As can be seen in Table 4 the current states defines a state set which gives the possible states in which the sequential circuit can exist. Thus the state set is {1,2,3,4,5,6,7}. Using this state set, the functions F0 and F1 are applied in order to determine image sets. The functions are also repeatedly applied to the image sets to determine further image sets until all possible image sets of size 2 or greater are determined. FIG. 7 illustrates this process. As can be seen, starting with the state set {1,2,3,4,5,6,7}, when function F1 is applied the image set {4,3,7,6,2} is derived and using the function F0 the image set {6,5,1} is derived. The subsequent application of the functions F0 and F1 to the image sets {4,3,7,6,2} results in only one further new image set {6,7,2,3}. The application of the functions F0 and F1 to the image sets {6,5,1} results in the generation of the image sets {2,4} and {6,1}. The application to the functions to the image set {6,7,2,3} results in only one new image set {1,5}. The application of the functions to the image set {1,5} results in no new image sets whereas the application of the functions to the image set {2,4} results in two new image sets {5,6} and {3,6}. The application of the functions to the set {3,6} results in only one new image set {7,2}.

No further sets of size 2 or greater can be generated by the application of the functions.

As can be seen in FIG. 7, the sets {1,5}, {2,4}, {6,1}, {3,6} and {7,2} can all be transmitted from the set {1,5} and can transit to the set {1,5} and thus form a closed loop. By identifying such a loop it is possible to define these sets as equivalent sets as illustrated in FIG. 8. The identification of equivalent sets enables the number of states of a machine to be reduced by representing all of the equivalent sets by a single set i.e. {1,5} and by using the conventional wiring technique to pass on the sets of states to all subsequent machines in the sequence. This is an optimisation technique which can reduce the number of states and thus the amount of logic required for the machines in the sequence. This optimisation technique will be described in more detail hereinafter.

Having identified the sets which a current state of the machine can be a member of, the next step is to assign the sets of states to machines in a sequence. In order to do so it is necessary to decide which sets of states are to be states of a machine. Thus, a height or level is assigned to each set or to the equivalent sets. There are several ways in which this can be done. In this embodiment the height of the set is determined based both on the size of the set and on its order of generation using the sequential application of the functions F0 and F1 as illustrated in FIG. 7. In this embodiment the size of the set is the initial factor which decides the height of the set. For sets which are of the same size, the order of generation of the set then determines the height for that set. If a set can be transmitted to or is a subset of another set then the latter has a height of less than or equal to the height of the former. Thus, once a height has been assigned to a set, this height corresponds to a machine and thus the distribution of sets as states of machines can be illustrated diagrammatically as shown in FIG. 4.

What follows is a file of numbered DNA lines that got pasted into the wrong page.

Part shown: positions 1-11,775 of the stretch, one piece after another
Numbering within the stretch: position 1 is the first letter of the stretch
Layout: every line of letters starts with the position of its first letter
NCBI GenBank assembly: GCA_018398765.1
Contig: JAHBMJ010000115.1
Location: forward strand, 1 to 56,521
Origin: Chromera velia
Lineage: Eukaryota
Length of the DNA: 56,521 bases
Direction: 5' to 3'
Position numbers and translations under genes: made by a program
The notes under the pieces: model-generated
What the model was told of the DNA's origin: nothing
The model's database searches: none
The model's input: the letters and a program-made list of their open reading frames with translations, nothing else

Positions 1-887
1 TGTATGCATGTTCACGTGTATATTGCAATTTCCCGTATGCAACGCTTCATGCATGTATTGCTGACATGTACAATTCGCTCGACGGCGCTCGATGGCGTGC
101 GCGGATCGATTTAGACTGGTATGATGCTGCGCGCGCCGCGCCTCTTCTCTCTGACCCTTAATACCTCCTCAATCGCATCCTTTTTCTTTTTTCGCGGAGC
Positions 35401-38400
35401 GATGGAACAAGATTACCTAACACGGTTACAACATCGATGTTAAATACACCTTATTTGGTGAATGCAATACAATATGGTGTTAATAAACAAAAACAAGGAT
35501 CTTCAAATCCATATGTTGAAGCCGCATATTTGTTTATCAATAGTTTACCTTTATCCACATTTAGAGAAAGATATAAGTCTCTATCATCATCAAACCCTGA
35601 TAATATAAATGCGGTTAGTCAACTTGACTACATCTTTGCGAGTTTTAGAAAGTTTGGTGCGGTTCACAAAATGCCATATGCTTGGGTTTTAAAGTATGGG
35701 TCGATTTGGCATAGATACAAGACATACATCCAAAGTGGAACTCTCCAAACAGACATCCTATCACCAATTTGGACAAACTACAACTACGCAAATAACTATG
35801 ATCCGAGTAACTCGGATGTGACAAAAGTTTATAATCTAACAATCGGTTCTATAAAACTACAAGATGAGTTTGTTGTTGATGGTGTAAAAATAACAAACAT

AS can be seen in FIG. 4 the state set {1,2,3,4,5,6,7} does not represent the state of any real machine. As however will be described in more detail hereinafter the state set is used for the generation of a dummy machine in order to determine the states of the first machine M1. The set {1,2,3,4,5,6,7} has a height of 5, the set {4,3,7,6,2} has height 4, the set {6,7,2,3} has height 3, the set {6,5,1} has height 2, the sets {3,6}, {7,2}, {2,4}, {6,1} and {1,5} have height 1, and set {5,61} has height 0. Thus, these sets are assigned to respective machines M1 and M5. However, the sets of each machine must comprise a cover of the set of a previous machine and in the case of the first machine M1 the sets must be a cover of the state set. Sets which have a height lower than the machine in which they are generated by decomposition of a set into subsets must be passed down to the machine having the correct height so that the set can then be decomposed into its subsets. For example, as can be seen in FIG. 4 the set {6,5,1} is passed through machines M1 and M2 to machine M3 which is of the correct height. Thus, machines M1 and M2 require extra logic in order to store this state. Similarly, {2,4} is generated by the subset of {4,3,7,6,2} in the machine M2 and is passed through machine M3 to machine M4 whereupon it can be decomposed into is maximal elemental sets in the machine M5.